Congressional career

Shortly after leaving the Coast Guard, Taylor was elected to the Mississippi State Senate. After only one term, he ran as the Democratic candidate to succeed Trent Lott in Mississippi's 5th District when Lott made an ultimately successful run for the Senate He lost to Harrison County sheriff Larkin I. Smith by almost 10 points. However, Smith died in a plane crash eight months later. Taylor came in first in an all-party primary to fill the vacancy and handily won the runoff two weeks later, taking office on October 18, 1989. He won a full term in 1990 with 81% of the vote and has had little trouble being reelected despite representing a district that has not supported the official Democratic presidential candidate since 1956. His district was renumbered the 4th after the 2000 census, when Mississippi's sluggish population growth cost it a congressional seat.

2006 elections

In 2006, the Republicans nominated Randy McDonnell to face Taylor in his November 2006 bid for reelection. (See U.S. congressional elections in 2006) [10] Taylor retained his seat.

2010 elections

In 2010, Taylor lost his House seat to Republican Steve Palazzo.[1]

Positions and views

Taylor was one of the most conservative Democrats in the House. He voted for all four articles of impeachment against Bill Clinton, making him the only Democrat to do so, and has frequently skipped Democratic conventions. He is pro-life and a firm supporter of the right to bear arms. He strongly supports the death penalty and is more conservative on issues of immigration, crime, and drugs than many Republicans. Taylor also opposes affirmative action and was one of the few Democrats to vote against the Civil Rights Act of 1991. He is also a cosponsor of the Federal Marriage Amendment. He has voted in favor of lawsuit reform and tightening rules on personal bankruptcy. He also supported amending the U.S. Constitution to require a balanced budget and another amendment requiring a two-thirds majority to raise taxes.

However, he has been a severe critic of the Bush Administration's fiscal policy. Taylor voted against the tax cuts passed in 2001 and 2003, claiming that the cuts contained in those bills would only increase the national debt. He derided the prescription drug plan passed in 2003 as a give away to companies that donate to the Republican Party. He opposes free trade and was strongly opposed to the Bush Administration's proposals for reforming Social Security. He has also denounced Vice President Dick Cheney's ties to Halliburton.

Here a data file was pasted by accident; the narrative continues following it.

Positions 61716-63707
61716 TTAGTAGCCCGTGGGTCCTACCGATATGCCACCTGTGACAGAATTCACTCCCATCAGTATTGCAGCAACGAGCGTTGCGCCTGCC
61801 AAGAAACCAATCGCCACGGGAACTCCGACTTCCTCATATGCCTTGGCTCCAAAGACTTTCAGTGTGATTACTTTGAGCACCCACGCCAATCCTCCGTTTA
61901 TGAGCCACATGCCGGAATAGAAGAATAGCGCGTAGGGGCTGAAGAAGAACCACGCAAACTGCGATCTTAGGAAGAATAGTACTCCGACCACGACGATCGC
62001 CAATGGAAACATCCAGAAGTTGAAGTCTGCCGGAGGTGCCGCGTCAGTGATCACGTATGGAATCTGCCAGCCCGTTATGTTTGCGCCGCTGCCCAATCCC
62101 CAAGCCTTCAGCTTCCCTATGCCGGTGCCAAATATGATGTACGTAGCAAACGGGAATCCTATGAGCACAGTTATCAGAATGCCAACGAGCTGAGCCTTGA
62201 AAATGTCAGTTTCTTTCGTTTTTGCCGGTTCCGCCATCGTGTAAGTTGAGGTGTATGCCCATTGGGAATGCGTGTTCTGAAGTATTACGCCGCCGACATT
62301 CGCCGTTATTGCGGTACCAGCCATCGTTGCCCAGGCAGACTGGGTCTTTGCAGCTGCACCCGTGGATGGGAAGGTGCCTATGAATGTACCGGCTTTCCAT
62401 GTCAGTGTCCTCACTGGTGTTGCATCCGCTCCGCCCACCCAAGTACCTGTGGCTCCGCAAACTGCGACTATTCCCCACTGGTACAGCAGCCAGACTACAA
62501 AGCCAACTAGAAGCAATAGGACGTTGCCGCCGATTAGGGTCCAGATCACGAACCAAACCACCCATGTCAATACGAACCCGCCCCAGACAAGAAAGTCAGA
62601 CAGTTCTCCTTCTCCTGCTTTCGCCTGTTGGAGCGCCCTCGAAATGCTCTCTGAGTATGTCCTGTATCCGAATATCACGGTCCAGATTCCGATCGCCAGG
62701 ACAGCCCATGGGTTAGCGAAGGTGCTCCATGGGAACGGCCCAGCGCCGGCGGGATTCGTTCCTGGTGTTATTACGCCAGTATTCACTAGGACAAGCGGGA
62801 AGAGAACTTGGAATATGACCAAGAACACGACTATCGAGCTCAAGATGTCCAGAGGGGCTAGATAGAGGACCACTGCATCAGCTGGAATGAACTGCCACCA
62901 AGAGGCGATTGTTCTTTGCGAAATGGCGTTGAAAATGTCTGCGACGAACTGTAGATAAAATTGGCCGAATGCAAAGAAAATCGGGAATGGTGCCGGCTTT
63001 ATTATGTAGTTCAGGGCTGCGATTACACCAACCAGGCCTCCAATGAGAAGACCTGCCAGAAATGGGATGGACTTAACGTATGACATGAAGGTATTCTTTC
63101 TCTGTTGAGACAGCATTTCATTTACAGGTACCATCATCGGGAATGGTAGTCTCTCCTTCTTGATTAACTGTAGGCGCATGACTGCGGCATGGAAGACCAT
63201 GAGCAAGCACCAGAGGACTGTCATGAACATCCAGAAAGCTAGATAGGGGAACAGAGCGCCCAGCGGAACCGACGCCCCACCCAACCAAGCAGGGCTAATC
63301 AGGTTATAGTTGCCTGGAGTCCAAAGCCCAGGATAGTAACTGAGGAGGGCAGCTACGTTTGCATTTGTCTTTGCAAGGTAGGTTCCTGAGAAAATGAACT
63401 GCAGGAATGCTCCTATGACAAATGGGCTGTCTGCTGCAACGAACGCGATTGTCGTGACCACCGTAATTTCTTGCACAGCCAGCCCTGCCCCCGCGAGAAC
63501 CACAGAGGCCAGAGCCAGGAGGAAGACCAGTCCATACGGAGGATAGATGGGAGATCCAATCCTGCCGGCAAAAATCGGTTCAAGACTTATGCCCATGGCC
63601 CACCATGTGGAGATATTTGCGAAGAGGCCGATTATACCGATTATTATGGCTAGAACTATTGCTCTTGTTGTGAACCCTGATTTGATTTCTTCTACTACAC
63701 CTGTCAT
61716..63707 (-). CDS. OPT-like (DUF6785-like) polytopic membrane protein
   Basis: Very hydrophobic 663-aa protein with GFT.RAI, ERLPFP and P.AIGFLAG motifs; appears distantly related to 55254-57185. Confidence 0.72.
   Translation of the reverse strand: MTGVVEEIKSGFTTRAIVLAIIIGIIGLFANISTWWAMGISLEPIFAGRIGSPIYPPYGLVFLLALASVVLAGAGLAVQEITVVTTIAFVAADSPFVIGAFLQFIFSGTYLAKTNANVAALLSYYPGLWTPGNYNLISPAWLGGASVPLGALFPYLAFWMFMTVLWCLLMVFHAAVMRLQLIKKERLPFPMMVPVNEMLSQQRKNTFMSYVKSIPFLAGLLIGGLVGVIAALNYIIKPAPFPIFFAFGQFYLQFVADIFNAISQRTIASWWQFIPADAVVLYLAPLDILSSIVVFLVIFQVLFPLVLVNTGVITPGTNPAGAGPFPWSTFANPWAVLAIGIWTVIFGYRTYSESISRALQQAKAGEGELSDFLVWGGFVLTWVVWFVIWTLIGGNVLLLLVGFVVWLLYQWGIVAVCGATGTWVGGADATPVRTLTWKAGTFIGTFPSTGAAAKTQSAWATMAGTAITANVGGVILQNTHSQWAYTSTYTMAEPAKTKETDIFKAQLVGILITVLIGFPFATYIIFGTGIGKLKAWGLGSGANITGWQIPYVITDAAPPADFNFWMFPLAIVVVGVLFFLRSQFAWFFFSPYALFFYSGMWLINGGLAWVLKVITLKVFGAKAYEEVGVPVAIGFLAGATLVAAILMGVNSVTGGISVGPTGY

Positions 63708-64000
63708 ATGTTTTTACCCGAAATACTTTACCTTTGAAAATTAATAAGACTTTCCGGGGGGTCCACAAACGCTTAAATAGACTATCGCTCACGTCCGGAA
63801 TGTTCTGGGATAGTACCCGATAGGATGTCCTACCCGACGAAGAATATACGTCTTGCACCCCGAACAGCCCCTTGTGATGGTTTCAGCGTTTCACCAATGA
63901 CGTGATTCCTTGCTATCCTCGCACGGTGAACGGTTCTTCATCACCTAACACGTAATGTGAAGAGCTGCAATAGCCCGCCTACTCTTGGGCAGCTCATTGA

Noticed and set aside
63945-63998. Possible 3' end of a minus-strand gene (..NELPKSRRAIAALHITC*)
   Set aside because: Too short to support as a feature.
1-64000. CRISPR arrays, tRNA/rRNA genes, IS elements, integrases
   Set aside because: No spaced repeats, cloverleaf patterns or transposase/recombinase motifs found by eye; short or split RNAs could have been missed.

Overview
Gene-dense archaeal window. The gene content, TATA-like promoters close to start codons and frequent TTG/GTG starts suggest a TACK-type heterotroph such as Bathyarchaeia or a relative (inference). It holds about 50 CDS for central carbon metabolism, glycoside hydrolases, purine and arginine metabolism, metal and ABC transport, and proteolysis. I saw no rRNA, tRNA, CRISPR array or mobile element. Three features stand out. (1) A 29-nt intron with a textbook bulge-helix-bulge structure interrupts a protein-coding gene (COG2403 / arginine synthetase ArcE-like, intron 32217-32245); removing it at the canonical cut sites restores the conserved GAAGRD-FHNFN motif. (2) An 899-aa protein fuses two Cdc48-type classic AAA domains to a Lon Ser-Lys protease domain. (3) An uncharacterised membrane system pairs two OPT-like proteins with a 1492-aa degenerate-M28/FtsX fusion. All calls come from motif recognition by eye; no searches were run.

In the 2004 primary elections, Taylor endorsed fellow Southern Democrat, General Wesley Clark.

Hurricane Katrina

Taylor has been a particularly harsh critic of the federal government's response to Hurricane Katrina. Much of his district took a direct hit from the storm, which destroyed his home in Bay St. Louis, Mississippi as well as Lott's home in Pascagoula. When Republican leaders appointed a select committee to investigate the federal, state and local response to Katrina, most Democrats boycotted it because they felt it would be a whitewash. However, Taylor was one of three Democrats invited to attend the hearings because their districts were particularly hard-hit by the storm. When former FEMA director Michael Brown appeared before the committee, Taylor reacted angrily to Brown's attempts to put primary responsibility for the failed response at the local level.


  • Here in Mississippi, there's a great provision of the constitution that says you can't get any financial benefit from any law that passes a body of which you are a member. There's an outfit out there called Halliburton with billions of dollars in noncompetitive contracts that passed through the United States Senate. The vice president of the United States is the president of the United States Senate. He could not do that in Mississippi. He's still drawing money from that firm. That's government by auction. We don't allow that in Mississippi. It shouldn't be allowed in Washington.--referring to Dick Cheney's ties to Haliburton.
  • To Michael Brown on Hurricane Katrina:
(Y)ou can try to throw as much as you can on the backs of Louisianians, but I'm a witness as to what happened in Mississippi. You folks fell on your face. You get an F-minus in my book.
Maybe the president made a very good move when he asked you to leave your job.

Money in politics

This section contains links to – and feeds from – money in politics databases. <crpcontribdata>cid=N00003350&cycle=2006</crpcontribdata>

Links to more campaign contribution information for Gene Taylor
from the Center for Responsive Politics' site.
Fundraising profile: 2006 election cycle Career totals
Top contributors by organization/corporation: 2006 election cycle Career totals
Top contributors by industry: 2006 election cycle Career totals

Committees and affiliations


Committee assignments in the 109th Congress (2005-2006)

Coalitions and caucuses

  • Coast Guard Caucus
  • Co-Chair, Congressional Boating Caucus
  • Co-Chair, Congressional Shipbuilding Caucus
  • Conservative Democrat Forum
  • Democratic Leadership Conference
  • House Boating Caucus
  • Member, House Impact Aid Coalition
  • House Co-Chair, National Security Caucus
  • Co-Chair, National Guard and Reserve Components Caucus
  • Steering Committee

Boards and other affiliations

  • American Legion
  • Boys and Girls Club of the Gulf Coast
  • Co-Chair, National Guard and Reserve Components Congressional Members Organization
  • Rotary

More background data

Wikipedia also has an article on Gene Taylor. This article may use content from the Wikipedia article under the terms of the GFDL.

Articles and resources


  1. 1.0 1.1 Gene Taylor profile, The Washington Post, accessed January 2011.